27. Kentucky Warbler

  • Scientific Name: Geothlypis formosa
  • Habitat: Forests of eastern United States and Central America
  • Size: About 5 inches long
  • Diet: Insects, insect larvae, spiders

Kentucky warblers spend most of their time on the forest floor searching for invertebrates in the leaf litter. In the winter, it’s common for them to follow ant swarms for meals. They may perch on tall trees when calling to other birds. These birds usually stay in their own territories, but during the mating season, opposite sexes will chase each other to attract a mate. Once their offspring are old enough to leave the nest, mating pairs go their separate ways.

28. Kenyan Sand Boa

Kenyan sand boa face
  • Scientific Name: Gongylophis colubrinus
  • Habitat: Dry areas of eastern Africa
  • Size: 2 to 3 feet long
  • Diet: Rodents, lizards, birds

Kenyan sand boas might look intimidating, but they’re unlikely to harm humans. They’re non-venomous, and if they bite, it might not even break skin. They hunt by hiding in the sand and then striking prey when it passes. Then, before eating their catch, they will tighten their grip around the critter until it can no longer breathe. They have many morphs, which can include a variety of white, brown, black, and orange scales. Since they’re fairly docile in captivity, some people keep them as pets.

29. Kenyi Cichlid

Kenyi cichlid close-up
  • Scientific Name: Maylandia lombardoi
  • Habitat: Lake Malawi in East Africa
  • Size: 4 to 6 inches long
  • Diet: Algae, plankton, crustaceans

Kenyi cichlids, also spelled kennyi, are only native to one lake in the wild, but they’re often kept as pets too. They have dark zebra-like stripes, but the males are yellow/orange while the females are blue/silver. They’re more aggressive than similar species, so they shouldn’t be kept in a tank with smaller fish. They thrive when they’re in groups of only one male and several females because males will often try to kill other males.

30. Kerguelen Petrel

Kerguelen petrel flying
  • Scientific Name: Lugensa brevirostris
  • Habitat: Across the Gough, Marion, Prince Edward, Crozet, and Kerguelen islands
  • Size: About 14 inches long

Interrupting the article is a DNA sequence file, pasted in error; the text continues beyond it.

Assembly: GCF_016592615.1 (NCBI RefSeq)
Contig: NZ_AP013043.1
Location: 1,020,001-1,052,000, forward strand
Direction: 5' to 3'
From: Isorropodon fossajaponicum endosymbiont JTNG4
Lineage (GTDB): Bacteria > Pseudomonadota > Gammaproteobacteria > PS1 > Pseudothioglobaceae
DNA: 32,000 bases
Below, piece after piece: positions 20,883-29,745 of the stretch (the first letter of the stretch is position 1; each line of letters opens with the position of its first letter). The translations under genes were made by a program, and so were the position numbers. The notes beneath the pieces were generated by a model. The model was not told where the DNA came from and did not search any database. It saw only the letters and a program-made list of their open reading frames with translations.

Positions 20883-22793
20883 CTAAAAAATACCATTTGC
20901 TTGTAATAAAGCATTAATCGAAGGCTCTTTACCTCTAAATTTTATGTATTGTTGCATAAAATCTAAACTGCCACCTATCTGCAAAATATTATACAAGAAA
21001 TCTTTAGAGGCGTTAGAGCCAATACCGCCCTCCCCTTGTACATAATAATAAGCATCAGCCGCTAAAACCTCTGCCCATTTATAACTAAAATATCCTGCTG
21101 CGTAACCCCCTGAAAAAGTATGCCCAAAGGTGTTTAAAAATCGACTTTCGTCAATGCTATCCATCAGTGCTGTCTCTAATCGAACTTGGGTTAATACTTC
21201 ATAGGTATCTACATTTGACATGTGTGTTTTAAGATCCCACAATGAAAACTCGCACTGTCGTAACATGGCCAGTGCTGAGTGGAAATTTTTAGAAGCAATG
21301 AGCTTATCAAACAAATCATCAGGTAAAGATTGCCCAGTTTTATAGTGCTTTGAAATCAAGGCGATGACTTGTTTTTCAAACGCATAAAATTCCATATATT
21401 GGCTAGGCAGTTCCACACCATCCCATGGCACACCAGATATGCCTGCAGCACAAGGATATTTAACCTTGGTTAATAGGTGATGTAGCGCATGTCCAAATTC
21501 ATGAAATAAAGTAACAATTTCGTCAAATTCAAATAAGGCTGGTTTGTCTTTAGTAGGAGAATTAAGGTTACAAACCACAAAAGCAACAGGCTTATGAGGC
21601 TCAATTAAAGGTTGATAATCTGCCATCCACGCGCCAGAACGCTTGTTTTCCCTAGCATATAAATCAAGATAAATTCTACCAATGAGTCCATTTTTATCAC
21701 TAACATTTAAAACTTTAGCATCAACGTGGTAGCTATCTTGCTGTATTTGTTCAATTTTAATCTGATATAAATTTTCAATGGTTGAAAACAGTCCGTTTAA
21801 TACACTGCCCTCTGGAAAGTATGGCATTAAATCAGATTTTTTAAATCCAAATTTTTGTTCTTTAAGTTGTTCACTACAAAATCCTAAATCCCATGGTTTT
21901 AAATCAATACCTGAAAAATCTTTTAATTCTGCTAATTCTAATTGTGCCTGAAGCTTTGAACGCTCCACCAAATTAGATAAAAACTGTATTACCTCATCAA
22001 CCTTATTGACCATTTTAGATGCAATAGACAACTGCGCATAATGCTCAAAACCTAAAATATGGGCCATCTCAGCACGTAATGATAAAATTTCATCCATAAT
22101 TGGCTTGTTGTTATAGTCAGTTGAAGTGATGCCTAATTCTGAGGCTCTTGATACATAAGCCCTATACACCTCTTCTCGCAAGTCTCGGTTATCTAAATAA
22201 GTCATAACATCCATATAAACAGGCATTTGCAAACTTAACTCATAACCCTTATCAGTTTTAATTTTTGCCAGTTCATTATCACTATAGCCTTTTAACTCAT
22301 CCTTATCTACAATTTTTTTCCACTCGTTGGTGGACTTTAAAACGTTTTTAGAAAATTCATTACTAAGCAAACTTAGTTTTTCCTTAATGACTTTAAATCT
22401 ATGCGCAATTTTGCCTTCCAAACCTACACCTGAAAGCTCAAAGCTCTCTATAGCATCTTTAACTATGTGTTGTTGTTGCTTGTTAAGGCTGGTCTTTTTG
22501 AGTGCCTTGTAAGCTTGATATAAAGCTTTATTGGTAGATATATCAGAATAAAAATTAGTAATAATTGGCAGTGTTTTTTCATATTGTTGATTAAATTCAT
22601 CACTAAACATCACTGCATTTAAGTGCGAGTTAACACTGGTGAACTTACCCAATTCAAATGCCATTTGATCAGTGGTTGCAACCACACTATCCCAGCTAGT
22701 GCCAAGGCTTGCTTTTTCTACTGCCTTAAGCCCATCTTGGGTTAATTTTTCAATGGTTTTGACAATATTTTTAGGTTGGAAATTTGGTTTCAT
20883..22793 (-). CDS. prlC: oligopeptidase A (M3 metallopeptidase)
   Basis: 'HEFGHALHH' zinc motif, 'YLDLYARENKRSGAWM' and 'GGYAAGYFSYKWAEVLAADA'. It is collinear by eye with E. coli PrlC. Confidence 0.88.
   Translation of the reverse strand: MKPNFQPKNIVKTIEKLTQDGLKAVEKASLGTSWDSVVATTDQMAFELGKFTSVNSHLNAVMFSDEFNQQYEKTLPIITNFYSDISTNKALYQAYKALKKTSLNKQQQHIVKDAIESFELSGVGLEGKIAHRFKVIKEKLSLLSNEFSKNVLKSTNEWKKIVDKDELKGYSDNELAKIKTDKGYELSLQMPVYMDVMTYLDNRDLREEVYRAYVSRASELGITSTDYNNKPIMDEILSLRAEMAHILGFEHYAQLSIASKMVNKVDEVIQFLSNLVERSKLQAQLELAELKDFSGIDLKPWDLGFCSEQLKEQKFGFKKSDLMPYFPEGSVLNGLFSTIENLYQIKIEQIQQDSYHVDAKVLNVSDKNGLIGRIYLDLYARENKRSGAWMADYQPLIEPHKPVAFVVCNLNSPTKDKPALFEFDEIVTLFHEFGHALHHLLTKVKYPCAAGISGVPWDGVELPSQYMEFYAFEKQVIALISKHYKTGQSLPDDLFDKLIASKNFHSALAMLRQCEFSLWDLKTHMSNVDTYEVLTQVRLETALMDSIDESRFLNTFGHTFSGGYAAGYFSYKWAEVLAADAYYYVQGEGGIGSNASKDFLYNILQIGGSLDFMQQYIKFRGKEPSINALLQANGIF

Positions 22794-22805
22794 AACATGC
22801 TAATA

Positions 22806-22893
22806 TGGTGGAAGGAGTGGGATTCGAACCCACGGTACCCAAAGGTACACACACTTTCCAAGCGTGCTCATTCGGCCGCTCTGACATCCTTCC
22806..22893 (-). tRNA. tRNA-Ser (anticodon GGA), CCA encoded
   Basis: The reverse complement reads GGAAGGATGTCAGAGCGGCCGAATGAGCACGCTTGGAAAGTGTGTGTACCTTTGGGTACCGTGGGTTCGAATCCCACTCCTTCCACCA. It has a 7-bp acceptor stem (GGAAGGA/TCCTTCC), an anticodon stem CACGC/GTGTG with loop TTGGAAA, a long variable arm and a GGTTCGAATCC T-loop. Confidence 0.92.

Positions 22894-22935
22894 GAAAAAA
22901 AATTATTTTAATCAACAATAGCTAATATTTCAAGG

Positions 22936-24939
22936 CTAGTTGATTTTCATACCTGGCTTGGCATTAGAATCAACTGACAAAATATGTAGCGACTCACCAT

• Diet: Fish, crustaceans, squid, krill

Kerguelen petrels spend most of their time solitary at sea, only returning to land to breed. When it’s time to breed, they gather in colonies and create burrows for nests. Most of their breeding sites are on islands that are rarely visited by people. They build their burrows facing away from the wind, and each breeding pair only lays one egg per season. The eggs of these birds are rounder than the eggs of similar species.

31. Kermadec Petrel

Kermadec petrel sitting down
  • Scientific Name: Pterodroma neglecta
  • Habitat: Across the southern Pacific Ocean
  • Size: About 15 inches long
  • Diet: Squid, fish, crustaceans

Kermadec petrels are another species that spends almost all its time at sea. These birds only approach islands if they’re breeding. When foraging, they may try to mimic other birds to trick them and then steal their food. These birds have both light and dark morphs. They build their nests in rock crevices, and both birds in a mating pair care for the eggs and chicks together.

32. Kerry Blue Terrier

Kerry blue terrier show dog
  • Scientific Name: Canis familiaris
  • Habitat: Domesticated
  • Size: 33 to 40 pounds
  • Diet: Domestic dog food

Kerry blue terriers get their name because of their blue-gray coats. They were first bred in County Kerry, Ireland, in the 1820s. They have a soft, low-shedding coat that needs to be groomed regularly. In dog shows, these pups have a specific style, which includes longer hair around their face, similar to a schnauzer. They were bred as working dogs to hunt rodents and herd sheep. Today, they’re more commonly bred for appearance and companionship, but they still have lots of energy.

33. Keta Salmon

Keta salmon underwater
  • Scientific Name: Oncorhynchus keta
  • Habitat: Across the northern Pacific Ocean and Arctic coasts
  • Size: 1 to 3 feet long, 10 to 30 pounds
  • Diet: Zooplankton, small fish, mollusks, squid

Keta salmon, also known as chum salmon, is a species commonly caught for human consumption because the meat is high in omega fatty acids. These fish are adaptable to different water temperatures and typically live in water that’s between 32 and 75 degrees Fahrenheit. These fish hatch in freshwater environments and then migrate to saltwater. When they’re ready to breed, these fish may travel up to 2,000 miles up a river to where they were born. Then, after they lay thousands of eggs, they die before returning to saltwater.

34. Key Deer

Key deer in tall grass
  • Scientific Name: Odocoileus virginianus
  • Habitat: Rocklands, woodlands, and wetlands of the Florida Keys
  • Size: 45 to 85 pounds
  • Diet: Plants

Key deer are the smallest subspecies of white-tailed deer in North America. Some people call them “toy deer” because they’re close to the height of a large dog. If they’re spooked, they’ll lift their tails, showing the white side. While other types of deer and abundant, key deer are endangered, with less than 800 remaining. They almost went extinct in the 1950s, but their population has remained consistent in recent years. These deer rarely fear humans.

35. Keyhole Cichlid

Pair of keyhole cichlid fish
  • Scientific Name: Cleithracara maronii
  • Habitat: River basins near South America’s Orinoco River
  • Size: 4 to 4.9 inches long
  • Diet: Insects, insect larvae, worms, crustaceans

Keyhole cichlids got their name because of a keyhole-shaped marking on their scales. They’re shy, peaceful fish, making them a popular choice for fish keepers. They can even alter the color of their scales to blend in better when frightened. Most of the time, these fish will hide among plants, and they only display aggression when breeding. Key cichlids are monogamous, so they will always mate with the same fish.